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Women belong

“Women belong in all the places where decisions are being made,” Ruth Bader Ginsberg once said.

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Keep working

“When you put your hand to the plow, you can’t put it down until you get to the end of the row,” Alice Paul, the suffragist, once said.

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Ordinary equality

“I never doubted that equal rights was the right direction,” Alice Paul, the suffragist, once said. “Most reforms, most problems are complicated. But to me there is nothing complicated about ordinary equality.”

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Use your anger

 “If you’re not angry, you’re either a stone, or you’re too sick to be angry,” Maya Angelou once said. “You should be angry. “You must not be bitter. Bitterness is like cancer. It eats upon the host. It doesn’t do anything to the object of its displeasure. So, use that anger. “Yes. You write it. […]

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Was the battle over on August 26, 1920?

In 1921, Alice Paul answered: “It is incredible to me that anyone should think that the fight for women’s equality has been won.” And, as we all know, the larger battle for diversity and equality in this country is still ongoing.

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Celebrate on August 26!

The Tennessee Senate passed the 19th Amendment, and then the Tennessee House of Representatives passed it on August 18. However, Tennessee Governor Roberts didn’t sign the Certification of Ratification until August 24. After that, the Certification of Ratification traveled by train to Washington, and Secretary of State Colby signed it on August 26. The 19th […]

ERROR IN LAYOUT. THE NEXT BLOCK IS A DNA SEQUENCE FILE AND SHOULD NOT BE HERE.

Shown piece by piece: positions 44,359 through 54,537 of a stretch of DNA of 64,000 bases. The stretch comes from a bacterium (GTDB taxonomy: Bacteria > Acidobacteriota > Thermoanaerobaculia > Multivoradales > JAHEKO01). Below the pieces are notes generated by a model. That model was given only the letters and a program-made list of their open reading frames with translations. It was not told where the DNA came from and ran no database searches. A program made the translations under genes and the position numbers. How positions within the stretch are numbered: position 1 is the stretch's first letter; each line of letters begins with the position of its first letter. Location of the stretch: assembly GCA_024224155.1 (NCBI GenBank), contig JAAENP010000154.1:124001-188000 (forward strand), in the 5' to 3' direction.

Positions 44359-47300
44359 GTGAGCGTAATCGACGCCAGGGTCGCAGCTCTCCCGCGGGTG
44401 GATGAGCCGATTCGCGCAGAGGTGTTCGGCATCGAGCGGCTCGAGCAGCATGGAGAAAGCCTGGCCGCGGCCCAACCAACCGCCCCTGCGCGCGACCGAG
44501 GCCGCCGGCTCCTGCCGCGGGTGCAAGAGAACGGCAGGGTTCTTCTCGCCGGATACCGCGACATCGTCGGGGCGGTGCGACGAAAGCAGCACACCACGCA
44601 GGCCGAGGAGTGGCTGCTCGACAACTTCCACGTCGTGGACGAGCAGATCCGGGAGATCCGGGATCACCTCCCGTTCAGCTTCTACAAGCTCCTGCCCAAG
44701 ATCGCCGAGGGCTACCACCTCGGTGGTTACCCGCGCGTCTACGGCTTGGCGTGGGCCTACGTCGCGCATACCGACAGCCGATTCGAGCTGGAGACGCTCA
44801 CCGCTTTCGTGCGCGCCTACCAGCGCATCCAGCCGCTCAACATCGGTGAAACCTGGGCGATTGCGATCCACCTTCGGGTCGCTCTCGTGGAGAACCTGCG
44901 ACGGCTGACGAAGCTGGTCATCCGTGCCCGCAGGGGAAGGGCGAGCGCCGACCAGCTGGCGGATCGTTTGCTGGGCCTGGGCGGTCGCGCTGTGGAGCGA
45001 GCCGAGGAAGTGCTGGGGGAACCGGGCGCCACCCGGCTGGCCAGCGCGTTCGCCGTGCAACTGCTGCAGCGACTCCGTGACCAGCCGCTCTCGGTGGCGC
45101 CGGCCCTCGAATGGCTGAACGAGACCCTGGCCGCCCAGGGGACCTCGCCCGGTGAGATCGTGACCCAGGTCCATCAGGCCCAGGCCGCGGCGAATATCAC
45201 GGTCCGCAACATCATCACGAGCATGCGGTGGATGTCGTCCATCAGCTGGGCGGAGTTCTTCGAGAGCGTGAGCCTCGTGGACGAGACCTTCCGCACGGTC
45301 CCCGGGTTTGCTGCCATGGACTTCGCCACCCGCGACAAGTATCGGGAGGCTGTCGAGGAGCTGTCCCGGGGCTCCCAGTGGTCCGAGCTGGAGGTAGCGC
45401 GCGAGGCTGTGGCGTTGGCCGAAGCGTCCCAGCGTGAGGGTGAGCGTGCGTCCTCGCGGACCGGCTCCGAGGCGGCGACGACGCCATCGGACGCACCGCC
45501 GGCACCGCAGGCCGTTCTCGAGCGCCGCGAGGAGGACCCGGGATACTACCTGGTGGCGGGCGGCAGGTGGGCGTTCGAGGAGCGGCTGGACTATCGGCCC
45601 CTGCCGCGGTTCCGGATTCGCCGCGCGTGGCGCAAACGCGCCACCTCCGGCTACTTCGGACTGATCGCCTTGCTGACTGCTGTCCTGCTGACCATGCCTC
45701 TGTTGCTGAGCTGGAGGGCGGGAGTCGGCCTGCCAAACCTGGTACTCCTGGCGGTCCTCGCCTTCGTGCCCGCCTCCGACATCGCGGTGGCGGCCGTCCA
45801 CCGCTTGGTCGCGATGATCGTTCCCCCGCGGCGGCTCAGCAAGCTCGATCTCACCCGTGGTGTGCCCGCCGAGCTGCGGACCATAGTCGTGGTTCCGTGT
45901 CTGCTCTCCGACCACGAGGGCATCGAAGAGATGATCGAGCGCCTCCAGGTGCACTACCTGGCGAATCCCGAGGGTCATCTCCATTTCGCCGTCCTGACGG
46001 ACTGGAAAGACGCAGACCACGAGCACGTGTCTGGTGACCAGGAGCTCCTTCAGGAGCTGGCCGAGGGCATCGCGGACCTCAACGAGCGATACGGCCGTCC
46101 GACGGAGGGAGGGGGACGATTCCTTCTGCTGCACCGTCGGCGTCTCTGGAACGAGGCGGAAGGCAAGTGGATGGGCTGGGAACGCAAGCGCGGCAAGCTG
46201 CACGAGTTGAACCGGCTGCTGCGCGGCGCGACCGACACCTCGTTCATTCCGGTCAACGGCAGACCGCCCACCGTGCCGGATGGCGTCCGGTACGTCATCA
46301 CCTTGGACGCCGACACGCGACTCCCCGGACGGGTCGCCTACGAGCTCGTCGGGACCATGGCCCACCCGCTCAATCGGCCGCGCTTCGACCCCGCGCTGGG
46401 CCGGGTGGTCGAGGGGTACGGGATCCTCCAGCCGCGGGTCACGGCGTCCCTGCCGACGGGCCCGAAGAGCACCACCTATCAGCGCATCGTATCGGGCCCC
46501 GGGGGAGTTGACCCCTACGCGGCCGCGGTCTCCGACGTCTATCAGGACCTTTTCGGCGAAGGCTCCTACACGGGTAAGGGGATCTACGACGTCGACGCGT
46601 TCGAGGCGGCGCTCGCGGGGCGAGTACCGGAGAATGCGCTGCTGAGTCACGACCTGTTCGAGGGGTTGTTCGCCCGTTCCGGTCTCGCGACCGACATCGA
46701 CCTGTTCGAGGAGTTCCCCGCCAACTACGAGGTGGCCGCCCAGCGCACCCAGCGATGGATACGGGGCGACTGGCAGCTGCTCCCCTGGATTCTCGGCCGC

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A long social reform movement

“Women staged one of the longest social reform movements in the history of the United States,” says historian Kate Clarke Lemay in the July 10, 2020, issue of The New York Times. “This is not a boring history of nagging spinsters; it is a badass history of revolution staged by political geniuses.” Kate Clarke Lemay […]

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Susan B. Anthony votes

Susan B. Anthony and more than 150 other women around the country voted—illegally—in 1872. The judge at Susan B. Anthony’s trial was federal Judge Ward Hunt. Anthony described him as “a small-brained, pale-faced, prim-looking man.” Judge Hunt made one BIG mistake when he asked: “Has the prisoner anything to say why sentence shall not be […]

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Who couldn’t vote in 1891?

The Illinois state constitution stated: “Idiots, lunatics, paupers, felons and women shall not be entitled to vote.” That law, we think, provides an indication of the status of women in the United States—and of the need for women’s suffrage.

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Suffragette or suffragist?

The term suffragette was most often used to refer to British women. American women generally preferred to be called suffragists—because they wanted to distance themselves from the more militant suffragettes in Great Britain. When the term suffragette was used in the United States, it was usually a term of derision or disrespect. The distinction between […]

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